Corporal punishment was a common part of the rehearsal process for the Boys Choir of Harlem, and the choir's founder and director, Walter J. Turnbull, sometimes struck choir members who performed poorly, lawyers for a former student at the choir's academy said yesterday.
The lawyers have filed a $30 million lawsuit against Dr. Turnbull on behalf of the former student, an 18-year-old who also accused the director of failing to report complaints that the academy's chief counselor had sexually molested him for years.
Last week, the choir's board of directors, prompted by a city investigation into the former student's claim, demanded Dr. Turnbull's resignation. In a scathing memo sent to the board before Christmas, investigators accused Dr. Turnbull of failing to report the allegations of sexual abuse when he learned about them in 2001 and allowing the counselor to remain in contact with students even after city officials had explicitly banned him from the school.
Dr. Turnbull, who has directed hundreds of the choir's engagements, has asked the board to reconsider its decision. The board has also demanded the resignation of his brother, Horace, who serves as the choir's executive vice president.
In an interview yesterday, lawyers for the former student said Dr. Turnbull would often hit choir members who sang off key or otherwise performed poorly.
"According to our client, students were routinely slapped and hit by Turnbull," said Terrence Randell, one of the lawyers. "This would happen during choir rehearsal."
Mr. Randell's partner, Michael Dowd, added: "It was like getting hit by the football coach."
Alan L. Fuchsberg, Dr. Turnbull's lawyer, denied the allegations. "I am certain that this is absolutely untrue," he said.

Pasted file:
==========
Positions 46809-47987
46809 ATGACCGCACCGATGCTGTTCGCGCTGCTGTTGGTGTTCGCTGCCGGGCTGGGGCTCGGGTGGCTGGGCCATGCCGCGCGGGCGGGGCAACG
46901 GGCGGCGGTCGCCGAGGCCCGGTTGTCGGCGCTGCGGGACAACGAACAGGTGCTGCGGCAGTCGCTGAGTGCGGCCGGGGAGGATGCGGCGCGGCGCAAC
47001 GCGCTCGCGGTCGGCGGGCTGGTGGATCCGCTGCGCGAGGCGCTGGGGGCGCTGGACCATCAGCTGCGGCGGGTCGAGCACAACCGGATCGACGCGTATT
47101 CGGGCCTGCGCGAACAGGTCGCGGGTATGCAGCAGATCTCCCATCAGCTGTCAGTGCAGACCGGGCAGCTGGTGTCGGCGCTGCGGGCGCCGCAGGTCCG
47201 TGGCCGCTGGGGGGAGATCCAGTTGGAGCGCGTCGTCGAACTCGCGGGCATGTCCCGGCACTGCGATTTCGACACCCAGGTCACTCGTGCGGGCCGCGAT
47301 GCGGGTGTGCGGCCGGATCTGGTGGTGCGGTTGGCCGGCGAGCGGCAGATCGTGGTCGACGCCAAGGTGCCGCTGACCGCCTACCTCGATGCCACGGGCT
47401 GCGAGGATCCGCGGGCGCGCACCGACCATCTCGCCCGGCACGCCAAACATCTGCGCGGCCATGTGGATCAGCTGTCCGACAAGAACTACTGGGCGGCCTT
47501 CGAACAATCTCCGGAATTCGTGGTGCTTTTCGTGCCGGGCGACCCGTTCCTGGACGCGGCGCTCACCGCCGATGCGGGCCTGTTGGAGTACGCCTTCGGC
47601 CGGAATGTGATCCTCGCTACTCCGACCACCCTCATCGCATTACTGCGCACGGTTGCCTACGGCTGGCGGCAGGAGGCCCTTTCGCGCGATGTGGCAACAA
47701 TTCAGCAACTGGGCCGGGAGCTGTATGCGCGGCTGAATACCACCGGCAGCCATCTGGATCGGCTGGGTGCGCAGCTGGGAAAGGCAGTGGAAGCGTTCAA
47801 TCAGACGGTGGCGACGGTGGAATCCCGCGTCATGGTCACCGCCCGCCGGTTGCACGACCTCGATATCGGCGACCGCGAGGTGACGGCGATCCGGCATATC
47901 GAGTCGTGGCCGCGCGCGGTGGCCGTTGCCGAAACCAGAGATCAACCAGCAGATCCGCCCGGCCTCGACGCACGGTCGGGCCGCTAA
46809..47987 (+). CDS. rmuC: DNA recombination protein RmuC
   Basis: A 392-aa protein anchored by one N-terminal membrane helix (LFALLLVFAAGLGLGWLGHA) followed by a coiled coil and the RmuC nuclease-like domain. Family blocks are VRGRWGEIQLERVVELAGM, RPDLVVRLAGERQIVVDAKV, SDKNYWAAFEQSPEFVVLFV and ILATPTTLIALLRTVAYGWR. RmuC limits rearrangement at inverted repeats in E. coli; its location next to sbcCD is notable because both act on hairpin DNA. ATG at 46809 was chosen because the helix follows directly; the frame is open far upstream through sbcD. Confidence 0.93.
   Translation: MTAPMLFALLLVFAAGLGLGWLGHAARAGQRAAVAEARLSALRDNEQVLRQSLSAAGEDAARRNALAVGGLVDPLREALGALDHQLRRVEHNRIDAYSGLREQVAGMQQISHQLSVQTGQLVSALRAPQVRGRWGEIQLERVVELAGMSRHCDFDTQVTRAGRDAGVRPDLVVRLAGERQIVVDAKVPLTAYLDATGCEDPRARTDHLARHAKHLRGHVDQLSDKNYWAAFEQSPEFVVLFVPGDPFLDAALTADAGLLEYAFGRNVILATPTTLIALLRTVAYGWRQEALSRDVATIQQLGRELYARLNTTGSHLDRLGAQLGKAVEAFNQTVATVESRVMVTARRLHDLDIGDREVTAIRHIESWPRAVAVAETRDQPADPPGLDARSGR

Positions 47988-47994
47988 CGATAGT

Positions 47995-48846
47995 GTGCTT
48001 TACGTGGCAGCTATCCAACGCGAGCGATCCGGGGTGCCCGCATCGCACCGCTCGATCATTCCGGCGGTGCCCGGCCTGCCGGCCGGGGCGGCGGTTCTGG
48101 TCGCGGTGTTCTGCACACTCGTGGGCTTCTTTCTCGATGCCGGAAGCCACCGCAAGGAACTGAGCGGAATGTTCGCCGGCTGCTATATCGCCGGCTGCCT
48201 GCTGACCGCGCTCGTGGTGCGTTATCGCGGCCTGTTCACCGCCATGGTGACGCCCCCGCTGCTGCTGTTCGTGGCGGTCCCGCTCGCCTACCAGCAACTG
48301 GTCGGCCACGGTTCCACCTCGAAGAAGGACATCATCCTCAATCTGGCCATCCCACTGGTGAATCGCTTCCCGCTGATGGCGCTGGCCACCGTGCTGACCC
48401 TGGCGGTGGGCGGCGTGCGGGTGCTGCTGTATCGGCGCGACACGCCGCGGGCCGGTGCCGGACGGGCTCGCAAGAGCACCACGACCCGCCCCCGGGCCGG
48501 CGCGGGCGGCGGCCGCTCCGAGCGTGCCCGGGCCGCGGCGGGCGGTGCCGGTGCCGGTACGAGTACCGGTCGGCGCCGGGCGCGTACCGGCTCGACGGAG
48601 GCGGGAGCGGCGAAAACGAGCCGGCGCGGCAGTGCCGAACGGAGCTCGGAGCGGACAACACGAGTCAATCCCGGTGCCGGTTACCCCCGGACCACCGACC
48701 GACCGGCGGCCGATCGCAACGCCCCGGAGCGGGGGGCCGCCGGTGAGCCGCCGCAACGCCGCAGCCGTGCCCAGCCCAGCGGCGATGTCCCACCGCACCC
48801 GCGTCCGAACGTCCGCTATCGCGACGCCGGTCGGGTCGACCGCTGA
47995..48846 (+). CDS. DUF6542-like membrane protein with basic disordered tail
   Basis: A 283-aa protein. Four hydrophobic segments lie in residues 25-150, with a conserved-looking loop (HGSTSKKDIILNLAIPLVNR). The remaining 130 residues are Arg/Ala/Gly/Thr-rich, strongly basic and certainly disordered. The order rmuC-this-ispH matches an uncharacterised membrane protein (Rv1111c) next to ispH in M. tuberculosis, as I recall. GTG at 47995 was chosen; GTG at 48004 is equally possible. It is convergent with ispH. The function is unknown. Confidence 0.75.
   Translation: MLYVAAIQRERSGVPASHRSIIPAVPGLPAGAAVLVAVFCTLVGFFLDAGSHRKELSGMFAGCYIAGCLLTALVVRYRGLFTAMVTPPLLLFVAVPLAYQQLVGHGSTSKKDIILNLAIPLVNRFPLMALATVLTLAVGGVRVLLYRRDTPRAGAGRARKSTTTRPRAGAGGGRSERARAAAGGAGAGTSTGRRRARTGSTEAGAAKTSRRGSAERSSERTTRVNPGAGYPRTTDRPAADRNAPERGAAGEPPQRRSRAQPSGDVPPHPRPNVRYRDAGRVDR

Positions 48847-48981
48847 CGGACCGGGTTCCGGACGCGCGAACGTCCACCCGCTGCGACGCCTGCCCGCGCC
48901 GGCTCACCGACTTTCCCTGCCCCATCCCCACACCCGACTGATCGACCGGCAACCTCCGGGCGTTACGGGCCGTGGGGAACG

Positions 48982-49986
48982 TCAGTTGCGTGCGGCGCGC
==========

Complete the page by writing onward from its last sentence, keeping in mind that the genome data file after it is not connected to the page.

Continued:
The lawsuit, which was filed on Wednesday in State Supreme Court in Manhattan, also charges that the city Department of Education allowed the physical and sexual abuse to occur by improperly overseeing the academy, which falls under its jurisdiction as a public school.
A spokeswoman for the city's corporation counsel said yesterday that the city had not yet seen the lawsuit and could not comment.
The suit seeks $30 million in compensatory and punitive damages from Walter Turnbull, Horace Turnbull, the city, and John King, the principal of the choir academy. It also seeks damages from Frank Jones Jr., the counselor who abused the student.
Mr. Jones was convicted of sexual abuse and endangering the welfare of a minor in 2002. He is serving a two-year prison sentence.
A rally in support of Dr. Turnbull, at the choir's academy on Madison Avenue in Harlem, was canceled yesterday because of the cold, but a few parents of choir members turned up.
"They made a mistake, but everybody's entitled to make a mistake," one parent, Sherrod Miggins, said of the Turnbulls' behavior in the sexual abuse case. "You forgive people for their mistakes."
HAVE YOU BEEN
TO THE NEWSROOM?